Richard Brown wrote:
On Thu, 6 Sep 2018 at 16:22, Per Jessen email@example.com wrote:
- Are we going to deal with all the other teams like this as
well? I.e. Are the forums team going 100% transparent? Can all the mod area discussions be anonimized and publised? Same for the other teams?
If those teams are elected or appointed by the community, in principle I think we ought to.
What does the election or appointment have to do with it? The other teams in the Project are also doing things on your behalf.
I think being elected or appointed makes a significant difference compared to having more or less accidentally joined a team. I (as an arbitrary community member) did not choose/elect/appoint e.g. the forums team nor do I, to my knowledge, have any influence on it's composition. A select do-ocracy. Much like the openSUSE Heroes.
Why should privacy of decision-making be afforded to those who undemocratically declare themselves a certain function in our Project? Why can you change any thing in this project without needing to proactively explain the thoughts and reasons that led you to make that change, but the Board not?
Permit me to reply with a question - you don't see the Board taking up a special position, the board is just a team, as any other?
If the Board isn't special, why is the Board elected? If the Board is special, why should the Board not be subject to different rules?
Why are all openSUSE infra tickets private by default?
I believe the reason is that they might contain sensitive information.
Why aren't the logs of every thing you type on every openSUSE server public record? Why can't I see the configuration of this mailinglist server?
Isn't it because that if all of that information was public, it would increase the risk we have to the servers that you are administering? That's a perfectly reasonable explanation to me.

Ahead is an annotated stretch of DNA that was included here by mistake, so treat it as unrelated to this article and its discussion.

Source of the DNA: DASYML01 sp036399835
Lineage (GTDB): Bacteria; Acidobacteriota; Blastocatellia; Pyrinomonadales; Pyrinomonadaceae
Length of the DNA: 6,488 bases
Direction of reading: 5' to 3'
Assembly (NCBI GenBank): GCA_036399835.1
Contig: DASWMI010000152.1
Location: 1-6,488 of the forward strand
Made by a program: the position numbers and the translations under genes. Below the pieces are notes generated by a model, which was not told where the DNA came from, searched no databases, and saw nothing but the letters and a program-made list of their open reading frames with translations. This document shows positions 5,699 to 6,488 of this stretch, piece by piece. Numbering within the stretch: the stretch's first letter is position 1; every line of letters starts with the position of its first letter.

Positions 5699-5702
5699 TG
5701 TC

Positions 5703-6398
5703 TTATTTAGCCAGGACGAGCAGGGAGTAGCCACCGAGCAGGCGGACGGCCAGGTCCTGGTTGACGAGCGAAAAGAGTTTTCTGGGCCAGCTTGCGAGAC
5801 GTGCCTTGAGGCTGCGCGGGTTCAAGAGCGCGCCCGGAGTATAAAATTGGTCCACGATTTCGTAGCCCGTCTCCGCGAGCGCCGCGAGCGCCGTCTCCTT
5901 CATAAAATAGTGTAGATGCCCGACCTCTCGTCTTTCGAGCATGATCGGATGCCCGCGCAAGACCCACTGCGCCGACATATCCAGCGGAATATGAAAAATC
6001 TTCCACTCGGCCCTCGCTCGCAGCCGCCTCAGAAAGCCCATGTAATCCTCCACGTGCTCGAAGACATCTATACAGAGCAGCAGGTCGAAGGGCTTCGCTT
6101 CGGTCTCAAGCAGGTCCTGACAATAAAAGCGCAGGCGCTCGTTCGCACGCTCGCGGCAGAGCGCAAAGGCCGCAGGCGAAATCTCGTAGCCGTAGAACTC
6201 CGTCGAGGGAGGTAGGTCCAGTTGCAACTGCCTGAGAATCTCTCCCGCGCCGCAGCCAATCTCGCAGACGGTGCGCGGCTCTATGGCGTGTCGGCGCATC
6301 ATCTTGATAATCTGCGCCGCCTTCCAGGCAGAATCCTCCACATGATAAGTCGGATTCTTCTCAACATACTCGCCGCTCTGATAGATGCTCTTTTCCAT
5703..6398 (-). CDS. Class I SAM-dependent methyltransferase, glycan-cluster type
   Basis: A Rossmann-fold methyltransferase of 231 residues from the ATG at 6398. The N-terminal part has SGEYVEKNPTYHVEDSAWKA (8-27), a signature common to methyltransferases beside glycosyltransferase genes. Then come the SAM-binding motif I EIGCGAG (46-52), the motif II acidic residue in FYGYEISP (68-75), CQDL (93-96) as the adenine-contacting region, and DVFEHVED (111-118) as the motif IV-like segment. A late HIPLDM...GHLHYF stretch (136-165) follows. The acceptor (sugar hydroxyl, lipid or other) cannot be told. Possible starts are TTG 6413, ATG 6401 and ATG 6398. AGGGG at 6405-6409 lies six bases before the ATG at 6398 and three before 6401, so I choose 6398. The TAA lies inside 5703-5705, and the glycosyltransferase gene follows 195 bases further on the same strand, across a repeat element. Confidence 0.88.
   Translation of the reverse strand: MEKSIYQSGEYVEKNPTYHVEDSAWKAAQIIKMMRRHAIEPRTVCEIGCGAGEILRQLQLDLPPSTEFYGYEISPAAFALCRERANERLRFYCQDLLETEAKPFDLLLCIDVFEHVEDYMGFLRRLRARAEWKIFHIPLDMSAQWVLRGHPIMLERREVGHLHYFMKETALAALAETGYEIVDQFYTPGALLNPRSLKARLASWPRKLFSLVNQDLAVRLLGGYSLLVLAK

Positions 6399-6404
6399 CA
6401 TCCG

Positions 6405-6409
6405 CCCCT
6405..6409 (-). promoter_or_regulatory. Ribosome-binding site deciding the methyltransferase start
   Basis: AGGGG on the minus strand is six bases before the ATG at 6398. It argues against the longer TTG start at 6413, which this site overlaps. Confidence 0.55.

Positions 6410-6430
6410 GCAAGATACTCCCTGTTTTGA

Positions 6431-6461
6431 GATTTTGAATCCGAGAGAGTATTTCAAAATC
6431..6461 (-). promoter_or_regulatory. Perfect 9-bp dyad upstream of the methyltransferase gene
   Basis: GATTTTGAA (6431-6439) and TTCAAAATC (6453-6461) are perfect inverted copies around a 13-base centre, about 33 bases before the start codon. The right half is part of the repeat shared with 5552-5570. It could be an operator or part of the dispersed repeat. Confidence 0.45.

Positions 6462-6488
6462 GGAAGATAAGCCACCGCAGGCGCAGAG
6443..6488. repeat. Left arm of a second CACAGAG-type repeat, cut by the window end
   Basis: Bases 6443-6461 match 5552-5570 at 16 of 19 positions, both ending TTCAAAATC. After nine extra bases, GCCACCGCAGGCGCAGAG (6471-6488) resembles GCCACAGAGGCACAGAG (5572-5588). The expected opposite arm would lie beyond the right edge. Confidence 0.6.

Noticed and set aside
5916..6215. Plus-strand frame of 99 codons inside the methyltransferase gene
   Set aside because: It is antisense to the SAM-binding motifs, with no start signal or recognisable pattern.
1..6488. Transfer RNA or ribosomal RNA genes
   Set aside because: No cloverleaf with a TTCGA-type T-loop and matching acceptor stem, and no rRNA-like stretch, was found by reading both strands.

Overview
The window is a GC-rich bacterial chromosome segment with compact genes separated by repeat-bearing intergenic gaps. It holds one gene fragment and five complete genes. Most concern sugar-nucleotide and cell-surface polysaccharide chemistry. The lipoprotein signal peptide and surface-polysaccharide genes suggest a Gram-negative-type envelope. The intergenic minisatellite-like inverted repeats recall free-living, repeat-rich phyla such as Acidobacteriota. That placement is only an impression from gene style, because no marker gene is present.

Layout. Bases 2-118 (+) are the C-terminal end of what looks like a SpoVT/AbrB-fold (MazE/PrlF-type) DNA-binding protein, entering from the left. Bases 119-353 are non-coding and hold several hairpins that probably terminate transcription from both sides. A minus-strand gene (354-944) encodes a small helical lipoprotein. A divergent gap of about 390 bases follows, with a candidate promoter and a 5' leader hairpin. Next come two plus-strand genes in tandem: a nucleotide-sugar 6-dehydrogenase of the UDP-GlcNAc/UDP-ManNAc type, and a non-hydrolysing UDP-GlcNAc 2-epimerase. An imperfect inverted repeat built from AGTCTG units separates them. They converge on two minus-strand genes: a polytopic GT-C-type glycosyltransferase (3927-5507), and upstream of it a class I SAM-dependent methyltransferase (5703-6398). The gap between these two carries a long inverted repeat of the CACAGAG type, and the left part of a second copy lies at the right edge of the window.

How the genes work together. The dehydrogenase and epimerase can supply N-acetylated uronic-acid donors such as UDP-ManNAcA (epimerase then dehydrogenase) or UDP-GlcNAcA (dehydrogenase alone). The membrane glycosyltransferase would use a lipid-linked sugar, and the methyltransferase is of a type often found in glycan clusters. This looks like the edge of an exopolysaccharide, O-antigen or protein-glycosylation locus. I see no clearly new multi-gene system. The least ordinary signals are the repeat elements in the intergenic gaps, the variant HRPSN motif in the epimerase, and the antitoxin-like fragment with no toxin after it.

Something like that. It's the usual Linux/Unix security model.
More people with that knowledge means more potential for malevolent individuals to make use of that information to disrupt the Project.
In theory. (in practice anyone is welcome to see the root command history logs as well as the mlmmj configuration).
Given the responsibility [the Heroes] have, and the nature of the internet if everything was public by default, I believe the Heroes decision to do things private by default, while opening as much information as they can, when they can (often after the incident is relevant), is a fair philosophy to follow.
Just so we are on the same page - this _only_ applies to the ticketing system. As we cannot dictate to a user what to share with us, it is a fail-safe in case a user decides to add passwords etc.
With that one exception, the Heroes did not decide "to do things private by default", that is simply how our systems, i.e. openSUSE, work.
If all of our votes were public, the elected members of the Board who are also SUSE employees could find themselves in a very awkward position, being required to publicly go on record against their employer.
I thought it was quite clear by now that no one is asking for _every_ vote or decision to be made public, automagically? Just enable more transparency by encouraging/enabling votes to be made public, in particular if asked for or if a board member feels it is right.